Challenges persist despite rain

05 April 2024

Widespread rain across much of Tasmania over the last week, definitely lifted the spirits of the state’s primary producers. Some regions received more rainfall than others and we remain concerned with the situation on King Island which only received 6mm.

While this rainfall brings the of hope of an ongoing spring break, the wider community is reminded that while this rainfall has helped fill water tanks slightly and encourage green growth, it's unlikely to single-handedly reverse the effects of our prolonged drought.

For farmers to recover from some of the driest conditions in living memory, what is needed is consistent rainfall, over the remaining autumn period.

To support farmers, we've taken proactive steps to secure funding from the Tasmanian Government and the TAS Farm Innovation Hub. This funding will allow us to appoint a community drought support coordinator for King Island.

To coordinate our response statewide, Jacqueline Shipton from TasFarmers has been appointed as the full-time contact point for all drought-related matters. Any farmer from King Island, Flinders Island and mainland Tasmania can contact Jacqueline if they need assistance.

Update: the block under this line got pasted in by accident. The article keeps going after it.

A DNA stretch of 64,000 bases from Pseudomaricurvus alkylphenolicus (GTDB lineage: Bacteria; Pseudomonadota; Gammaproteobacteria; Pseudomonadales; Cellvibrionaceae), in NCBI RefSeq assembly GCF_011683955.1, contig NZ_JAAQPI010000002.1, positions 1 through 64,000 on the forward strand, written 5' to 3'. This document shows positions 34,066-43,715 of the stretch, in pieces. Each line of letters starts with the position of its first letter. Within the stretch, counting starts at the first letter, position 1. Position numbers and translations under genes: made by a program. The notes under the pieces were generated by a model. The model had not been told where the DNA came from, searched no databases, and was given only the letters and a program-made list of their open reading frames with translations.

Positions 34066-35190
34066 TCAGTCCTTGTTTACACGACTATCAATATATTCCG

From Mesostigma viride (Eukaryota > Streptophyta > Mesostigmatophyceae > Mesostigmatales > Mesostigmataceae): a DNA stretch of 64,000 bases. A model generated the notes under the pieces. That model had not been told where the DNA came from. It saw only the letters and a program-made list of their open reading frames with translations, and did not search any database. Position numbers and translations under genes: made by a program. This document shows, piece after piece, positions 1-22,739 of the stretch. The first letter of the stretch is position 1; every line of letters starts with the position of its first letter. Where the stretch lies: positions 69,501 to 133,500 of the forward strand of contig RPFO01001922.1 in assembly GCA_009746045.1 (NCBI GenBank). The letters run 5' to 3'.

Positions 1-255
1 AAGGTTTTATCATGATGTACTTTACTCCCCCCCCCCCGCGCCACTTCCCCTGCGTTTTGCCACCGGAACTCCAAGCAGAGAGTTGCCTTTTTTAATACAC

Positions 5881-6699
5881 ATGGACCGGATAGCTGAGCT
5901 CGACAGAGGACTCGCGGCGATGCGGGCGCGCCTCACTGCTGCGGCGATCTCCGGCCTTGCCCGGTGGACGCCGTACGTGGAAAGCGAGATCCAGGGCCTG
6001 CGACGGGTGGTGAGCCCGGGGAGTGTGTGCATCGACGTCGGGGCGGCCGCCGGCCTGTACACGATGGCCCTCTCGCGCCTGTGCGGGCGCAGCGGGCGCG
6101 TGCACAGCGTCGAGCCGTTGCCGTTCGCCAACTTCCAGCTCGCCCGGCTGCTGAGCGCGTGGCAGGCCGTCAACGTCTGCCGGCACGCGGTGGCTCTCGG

Jac brings extensive knowledge and experience to her role, which will aid landholders as we continue to address drought challenges and seek to fill the full-time role on King Island.

We know that many producers have been feeding livestock early and that demand for feed and fodder is high. To support this, we are working to enhance and relaunch our Tasmanian Fodder Hub. The revamped website will feature a central register to assist farmers in accessing fodder, with a seamless connection between participants ensuring secure transactions on the platform.

Over the coming months, we will be seeking donations of fodder and transportation to affected farmers. For those fortunate enough to live in parts of the state that are not as adversely affected, your assistance is sought for souring hay, silage, and feed pellets for both cattle and sheep.

The Bureau of Meteorology is still predicting warmer-than-average temperatures for Autumn so conditions may remain unchanged, and we will all need to pull together as the rural community always does in these difficult times.

From a social, economic, or environmental perspective, one downpour won't offset months of little to no rain. Drought-impacted areas like those in the southern midlands need sustained, above-average rainfall to help rejuvenate soil moisture and create favourable conditions for pasture and crop growth across the state.

Across much of Tasmania, our soil and catchments will be primed to produce runoff, improve water flow and storage, but for the hardest hit in the south and on the islands more and sustained rainfall is needed.